By Staff Writer
Microsoft has shared activity on Russian nation-state actor, Nobelium, which has been targeting organisations integral to the global IT supply chain. Nobelium is now focusing on resellers and other tech service providers that customise, deploy, and manage cloud services and other technologies on behalf of their customers.
Microsoft noted the attacks they’ve observed in the recent campaign against resellers and service providers have not attempted to exploit any flaw or vulnerability in software, but rather used well-known techniques, like password spray and phishing, to steal legitimate credentials and gain privileged access.
Amit Yoran, Chairman and CEO at Tenable, has labelled the attacks as unsophisticated and as, yet another supply chain attack that could have been prevented.
“Those who thought SolarWinds was a once-in-a-lifetime attack didn’t see the writing on the wall. The cybercriminals behind the infamous breach are unsurprisingly at it again. This time, they’re targeting Microsoft cloud services resellers through an unsophisticated yet wide-scale attack. The attacks were preventable had companies implemented basic cyber hygiene measures such as enforcing multi-factor authentication, implementing strong password policies and enabling robust access management.
“Once again, we’re not seeing super sophisticated, never-before-seen techniques behind a major cyberattack. It’s the basics that are still tripping organisations up. What is a relatively new development over the last 12 months is a strategic and continued focus on the software supply chain. This speaks directly to the gaping supply chain security issues that SolarWinds brought to attention — break just one chain link and you can bring down the entire fence.”
This also follows reports that Russia’s premier intelligence agency has launched another campaign to pierce thousands of U.S. Government, corporate and think-tank computer networks. This news comes months after President Biden imposed sanctions on Moscow in response to a series of sophisticated spy operations it had conducted around the world.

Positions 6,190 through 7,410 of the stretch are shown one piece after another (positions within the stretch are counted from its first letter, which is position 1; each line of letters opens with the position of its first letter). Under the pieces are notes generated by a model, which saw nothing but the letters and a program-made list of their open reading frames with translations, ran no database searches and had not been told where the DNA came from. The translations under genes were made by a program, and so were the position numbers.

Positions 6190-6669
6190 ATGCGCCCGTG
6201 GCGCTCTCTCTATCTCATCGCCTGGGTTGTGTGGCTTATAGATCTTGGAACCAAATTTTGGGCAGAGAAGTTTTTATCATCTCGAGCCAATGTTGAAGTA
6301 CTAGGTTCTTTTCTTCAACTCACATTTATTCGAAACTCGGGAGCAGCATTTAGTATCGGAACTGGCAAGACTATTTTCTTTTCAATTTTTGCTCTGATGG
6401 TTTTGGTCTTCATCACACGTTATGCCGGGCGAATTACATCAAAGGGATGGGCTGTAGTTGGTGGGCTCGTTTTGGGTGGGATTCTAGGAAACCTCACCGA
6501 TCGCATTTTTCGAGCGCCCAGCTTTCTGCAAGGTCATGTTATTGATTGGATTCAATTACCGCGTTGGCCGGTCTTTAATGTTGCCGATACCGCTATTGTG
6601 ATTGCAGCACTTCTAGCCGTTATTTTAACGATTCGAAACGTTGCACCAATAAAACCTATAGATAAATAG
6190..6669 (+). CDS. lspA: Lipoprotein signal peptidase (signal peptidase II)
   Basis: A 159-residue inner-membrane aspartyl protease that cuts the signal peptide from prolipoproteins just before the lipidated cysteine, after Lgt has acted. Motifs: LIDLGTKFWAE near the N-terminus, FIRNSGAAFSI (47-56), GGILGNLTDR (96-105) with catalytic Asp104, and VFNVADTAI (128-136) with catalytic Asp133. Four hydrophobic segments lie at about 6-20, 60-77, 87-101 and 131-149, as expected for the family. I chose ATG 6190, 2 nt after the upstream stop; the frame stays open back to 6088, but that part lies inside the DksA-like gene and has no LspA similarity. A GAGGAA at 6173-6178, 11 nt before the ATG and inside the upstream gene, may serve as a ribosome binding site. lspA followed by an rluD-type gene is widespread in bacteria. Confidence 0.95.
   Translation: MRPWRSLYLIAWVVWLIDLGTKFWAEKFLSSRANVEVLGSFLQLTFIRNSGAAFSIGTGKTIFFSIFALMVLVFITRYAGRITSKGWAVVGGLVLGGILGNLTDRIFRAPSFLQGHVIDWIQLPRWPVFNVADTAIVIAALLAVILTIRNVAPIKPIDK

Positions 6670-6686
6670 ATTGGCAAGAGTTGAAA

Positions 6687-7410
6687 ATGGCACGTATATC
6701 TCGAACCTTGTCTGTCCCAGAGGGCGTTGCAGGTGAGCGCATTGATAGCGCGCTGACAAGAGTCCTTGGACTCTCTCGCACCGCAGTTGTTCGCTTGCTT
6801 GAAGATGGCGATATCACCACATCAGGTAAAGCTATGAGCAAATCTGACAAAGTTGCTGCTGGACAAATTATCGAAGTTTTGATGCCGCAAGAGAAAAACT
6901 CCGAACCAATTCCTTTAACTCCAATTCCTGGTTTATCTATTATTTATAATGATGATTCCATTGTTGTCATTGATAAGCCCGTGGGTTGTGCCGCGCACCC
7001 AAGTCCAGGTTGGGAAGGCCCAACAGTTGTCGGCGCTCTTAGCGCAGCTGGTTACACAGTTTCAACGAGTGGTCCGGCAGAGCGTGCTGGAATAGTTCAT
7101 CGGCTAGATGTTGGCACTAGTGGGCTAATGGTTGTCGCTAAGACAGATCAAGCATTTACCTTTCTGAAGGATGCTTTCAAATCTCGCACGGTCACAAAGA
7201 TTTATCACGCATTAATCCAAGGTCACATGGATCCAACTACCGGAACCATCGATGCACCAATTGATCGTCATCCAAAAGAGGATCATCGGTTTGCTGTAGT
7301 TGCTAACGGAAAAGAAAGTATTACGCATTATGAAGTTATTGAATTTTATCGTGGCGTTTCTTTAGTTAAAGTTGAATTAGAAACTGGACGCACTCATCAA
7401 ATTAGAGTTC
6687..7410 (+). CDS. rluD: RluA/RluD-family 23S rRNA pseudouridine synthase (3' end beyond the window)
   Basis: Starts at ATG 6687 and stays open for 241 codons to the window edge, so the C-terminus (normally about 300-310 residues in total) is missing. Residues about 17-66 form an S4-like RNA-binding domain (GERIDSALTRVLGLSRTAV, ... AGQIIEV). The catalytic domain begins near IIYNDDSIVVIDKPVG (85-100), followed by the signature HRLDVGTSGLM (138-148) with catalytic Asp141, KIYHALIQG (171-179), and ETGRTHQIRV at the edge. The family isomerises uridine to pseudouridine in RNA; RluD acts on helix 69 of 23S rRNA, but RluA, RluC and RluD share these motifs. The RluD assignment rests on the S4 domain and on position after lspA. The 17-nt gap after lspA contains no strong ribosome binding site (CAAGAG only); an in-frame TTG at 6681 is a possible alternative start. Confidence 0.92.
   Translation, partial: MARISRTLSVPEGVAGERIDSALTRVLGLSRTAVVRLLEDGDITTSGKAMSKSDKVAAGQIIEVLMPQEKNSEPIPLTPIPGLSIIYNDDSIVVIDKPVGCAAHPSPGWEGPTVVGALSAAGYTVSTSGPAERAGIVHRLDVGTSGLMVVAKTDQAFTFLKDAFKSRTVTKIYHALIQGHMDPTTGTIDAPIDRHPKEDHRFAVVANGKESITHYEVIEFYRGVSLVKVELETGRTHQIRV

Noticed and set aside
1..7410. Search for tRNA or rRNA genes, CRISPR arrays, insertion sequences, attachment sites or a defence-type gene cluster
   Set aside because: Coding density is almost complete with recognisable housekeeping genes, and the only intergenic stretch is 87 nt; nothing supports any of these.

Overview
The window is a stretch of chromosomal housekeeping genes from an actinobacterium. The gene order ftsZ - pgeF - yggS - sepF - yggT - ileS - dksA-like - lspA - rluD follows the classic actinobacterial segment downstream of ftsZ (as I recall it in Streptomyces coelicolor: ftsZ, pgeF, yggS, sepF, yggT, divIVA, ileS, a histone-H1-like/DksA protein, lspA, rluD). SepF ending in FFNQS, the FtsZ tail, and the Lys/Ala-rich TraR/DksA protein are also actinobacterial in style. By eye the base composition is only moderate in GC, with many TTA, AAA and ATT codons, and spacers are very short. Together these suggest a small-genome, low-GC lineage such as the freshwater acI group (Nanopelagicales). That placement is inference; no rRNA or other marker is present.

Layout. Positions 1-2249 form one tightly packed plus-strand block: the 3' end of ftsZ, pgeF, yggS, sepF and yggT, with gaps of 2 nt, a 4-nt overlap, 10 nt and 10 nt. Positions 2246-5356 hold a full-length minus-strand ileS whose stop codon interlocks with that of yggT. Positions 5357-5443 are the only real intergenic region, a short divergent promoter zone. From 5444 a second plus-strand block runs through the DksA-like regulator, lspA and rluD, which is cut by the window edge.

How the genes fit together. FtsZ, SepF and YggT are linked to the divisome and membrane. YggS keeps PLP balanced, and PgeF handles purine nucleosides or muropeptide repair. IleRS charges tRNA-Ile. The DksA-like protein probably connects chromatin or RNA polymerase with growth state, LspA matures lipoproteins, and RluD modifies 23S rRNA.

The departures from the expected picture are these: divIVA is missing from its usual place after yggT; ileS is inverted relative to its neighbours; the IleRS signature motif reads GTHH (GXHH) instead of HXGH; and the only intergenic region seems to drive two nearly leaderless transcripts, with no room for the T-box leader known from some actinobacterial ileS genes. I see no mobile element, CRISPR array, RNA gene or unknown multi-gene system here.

Daniel Spicer, Chief Security Officer at Ivanti, says the increase in cyberattacks proves no one is immune to phishing attacks.
“An advanced attack, such as a supply chain or ransomware attack, often starts with basic tactics like social engineering, phishing, or exploiting vulnerabilities in unpatched software to infiltrate environments and deploy malware. According to a recent survey by Ivanti, 74% of respondents said their organizations have fallen victim to a phishing attack in the last year. 80% percent of respondents said they have witnessed an increase in volume of phishing attempts and 85% said those attempts are getting more sophisticated. And 73% of respondents said that their IT staff had been targeted by phishing attempts, with 47% of those attempts being successful – proving that anyone, regardless of experience or cybersecurity savvy, is susceptible to a phishing attack.”
Mr Spicer emphasises the need for a zero-trust framework, which would require all users, whether in or outside an organisation’s network, to be authenticated, authorised, and regularly validated for security configuration before being allowed access to company data, including software and application use.
“Ultimately, most attacks are the result of poor cyber hygiene. To effectively combat phishing attacks, organizations need to implement a Zero Trust security strategy that incorporates unified endpoint management with on-device threat detection and anti-phishing capabilities. Zero Trust is more important today than ever before, and President Biden recently issued an Executive Order stating that federal agencies must develop plans to implement Zero Trust Architecture. Yet all organizations – not just federal agencies – should implement a Zero Trust strategy to achieve comprehensive visibility across users, devices, apps, and networks, and combat growing cyberthreats.”
“As part of a Zero Trust strategy, organizations should consider getting rid of passwords by leveraging mobile device authentication with biometric-based access to eliminate the primary point of compromise in phishing attacks. At the same time, employees should think carefully before clicking on any links. All phishing emails include a call to action and create a sense of urgency. I encourage people to slow down and really think about if the email and call to action makes sense.”